Many factors come into play when choosing a market research vendor. Some of the most common are methodological expertise, pricing, and, most importantly, data quality. However, when a multicultural research need comes up, rarely do corporate researchers vet their vendor’s multicultural expertise. So, should it be a prerequisite for getting the job? Absolutely, and here’s why.
Multicultural minority groups collectively comprise one-third of the US population. Hispanic and Latino Americans have contributed to this significant demographic shift in the United States. Currently, more than 59 million Hispanics live in the United States. That massive growth is attributed to high rates of immigration and fertility. However, COVID-19 and the associated impact on the global economy and the daily lives of US consumers is still playing itself out. With the speed at which consumer behaviors and environments are changing, companies and brands must be proactive in their preparation for the “new normal.”
In early May, we took the temperature of consumers in the U.S. to learn how they view brands that support social causes. In general, corporate engagement in social and environmental causes has a positive impact on consumer perceptions and purchase intent for brands. But, in light of George Floyd’s death and the continued acts of lethal violence against communities of color, we are curious to learn how these dynamics have shifted in the wake of the current racial climate in America. But this research still provides insight into consumer sentiment toward corporate social good overall.
“You get a car! And you get a car, and you…!” When Oprah gifted 276 unsuspecting audience members a brand new fully loaded Pontiac G6, cheers erupted from the crowd. In a similar fashion, but with far less flair, when market researchers “gift” clients fully loaded sales pitches claiming “you, you, and you get representative research,” the deafening silence is even louder. You see, just as the cars Oprah gave away weren’t technically free (guests had to pay the taxes), more than likely, the marketing research you’re getting isn’t technically representative. And from the results of your last marketing campaign, you’re probably starting to figure that out.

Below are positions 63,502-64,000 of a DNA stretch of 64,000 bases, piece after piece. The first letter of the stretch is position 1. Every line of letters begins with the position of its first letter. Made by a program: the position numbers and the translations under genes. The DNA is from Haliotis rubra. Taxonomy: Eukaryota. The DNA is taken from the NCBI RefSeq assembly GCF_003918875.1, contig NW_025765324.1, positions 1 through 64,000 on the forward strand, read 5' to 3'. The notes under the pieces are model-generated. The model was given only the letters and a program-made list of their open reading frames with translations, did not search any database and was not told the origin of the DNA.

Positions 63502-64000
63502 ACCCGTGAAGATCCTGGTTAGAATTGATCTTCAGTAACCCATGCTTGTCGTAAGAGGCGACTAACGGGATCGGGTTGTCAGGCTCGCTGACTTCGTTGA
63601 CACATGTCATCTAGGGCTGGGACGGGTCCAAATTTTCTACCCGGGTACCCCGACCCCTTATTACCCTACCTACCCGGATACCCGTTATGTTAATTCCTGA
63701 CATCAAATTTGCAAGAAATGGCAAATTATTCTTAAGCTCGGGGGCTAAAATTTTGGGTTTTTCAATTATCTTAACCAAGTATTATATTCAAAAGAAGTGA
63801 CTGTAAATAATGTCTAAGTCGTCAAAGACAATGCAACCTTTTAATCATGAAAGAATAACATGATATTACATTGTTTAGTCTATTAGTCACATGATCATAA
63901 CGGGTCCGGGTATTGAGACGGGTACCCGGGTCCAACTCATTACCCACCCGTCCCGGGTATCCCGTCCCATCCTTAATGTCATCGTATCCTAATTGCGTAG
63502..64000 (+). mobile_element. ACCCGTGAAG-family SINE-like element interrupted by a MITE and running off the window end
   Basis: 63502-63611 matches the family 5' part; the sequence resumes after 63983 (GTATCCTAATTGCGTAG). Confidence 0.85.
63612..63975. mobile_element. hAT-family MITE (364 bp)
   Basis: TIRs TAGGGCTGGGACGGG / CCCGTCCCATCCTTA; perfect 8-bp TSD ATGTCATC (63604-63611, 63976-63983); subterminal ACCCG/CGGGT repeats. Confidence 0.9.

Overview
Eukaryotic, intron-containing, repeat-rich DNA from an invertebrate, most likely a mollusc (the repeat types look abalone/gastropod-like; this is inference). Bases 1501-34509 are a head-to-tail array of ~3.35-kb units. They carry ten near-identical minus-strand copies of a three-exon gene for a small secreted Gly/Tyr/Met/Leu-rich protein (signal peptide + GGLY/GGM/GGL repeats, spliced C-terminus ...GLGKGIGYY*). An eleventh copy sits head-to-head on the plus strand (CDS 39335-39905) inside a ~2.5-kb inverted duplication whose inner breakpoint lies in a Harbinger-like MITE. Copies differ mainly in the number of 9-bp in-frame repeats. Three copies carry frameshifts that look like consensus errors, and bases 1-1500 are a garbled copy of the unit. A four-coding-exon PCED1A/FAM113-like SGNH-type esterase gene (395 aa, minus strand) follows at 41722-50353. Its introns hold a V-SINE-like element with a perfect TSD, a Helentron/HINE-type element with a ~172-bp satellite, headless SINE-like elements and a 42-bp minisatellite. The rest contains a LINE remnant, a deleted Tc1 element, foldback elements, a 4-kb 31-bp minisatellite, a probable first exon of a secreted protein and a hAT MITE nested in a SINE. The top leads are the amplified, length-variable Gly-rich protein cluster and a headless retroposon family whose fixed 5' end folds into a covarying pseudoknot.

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In 2017, smart speakers sat on the counter-tops and coffee tables of just over 30% of U.S. consumers. Today, that number has jumped to nearly half according to our 2020 ThinkNow Voice-Controlled Products report brief, which is on par with earlier predictions that 55% of homes will have smart speakers by 2022. The most popular speakers, Amazon Alexa and Google Home, dwarf category competitors like Apple Homepod.
In the wake of the COVID-19 pandemic, marketers across the globe are adapting to the “new normal” of advertising by pulling commercials created pre-virus that may now be seen as insensitive. The focus has shifted to brand-building, with new campaigns that highlight how brands are helping during this crisis. Given the circumstances, many marketers are doing a great job of pivoting during this global crisis.
During times of crisis, Federal contracts must be awarded as quickly and efficiently as possible. Federal contracting, however, is deliberately slow to ensure public funds are spent responsibly. There are, of course, contract vehicles that allow for quick awards during emergencies. But, these vehicles are generally limited to specific areas deemed critical when a disaster is declared. The pool of vendors who bid on these projects isn’t necessarily pre-screened, which would help determine their ability to meet the needs of the award.
Standing in line at the grocery store last week to get some essentials, the existential crisis we have all been going through the last several weeks since COVID-19 hit the U.S.A. hit me hard. As a business owner, the economic reality playing out in front of us is bleak and we are all doing what we can to service existing clients. But standing in line, knowing that my brand preferences are out the window when it comes to groceries, I realized that it is out the window for all consumers.
Music, one of the most prolific forms of cultural expression, influences consumer behavior and brand affinity. In this week’s episode, Nidia Serrano, Audience Marketing Director at Pandora, discusses how cultural cues impact trends in music marketing research, and how advertisers can use those insights to create relevant content for multicultural audiences.
Most people are surprised to learn that nearly 30% of U.S. Hispanics voted for Trump in 2016. Hispanics, it turns out, are not a homogeneous group. Over 50% are U.S. born with roots in 20 countries of origin, each with its own rich cultural and political heritage. The world, however, has changed considerably since 2016. Voters have a clearer idea of the president’s policy priorities and leadership style.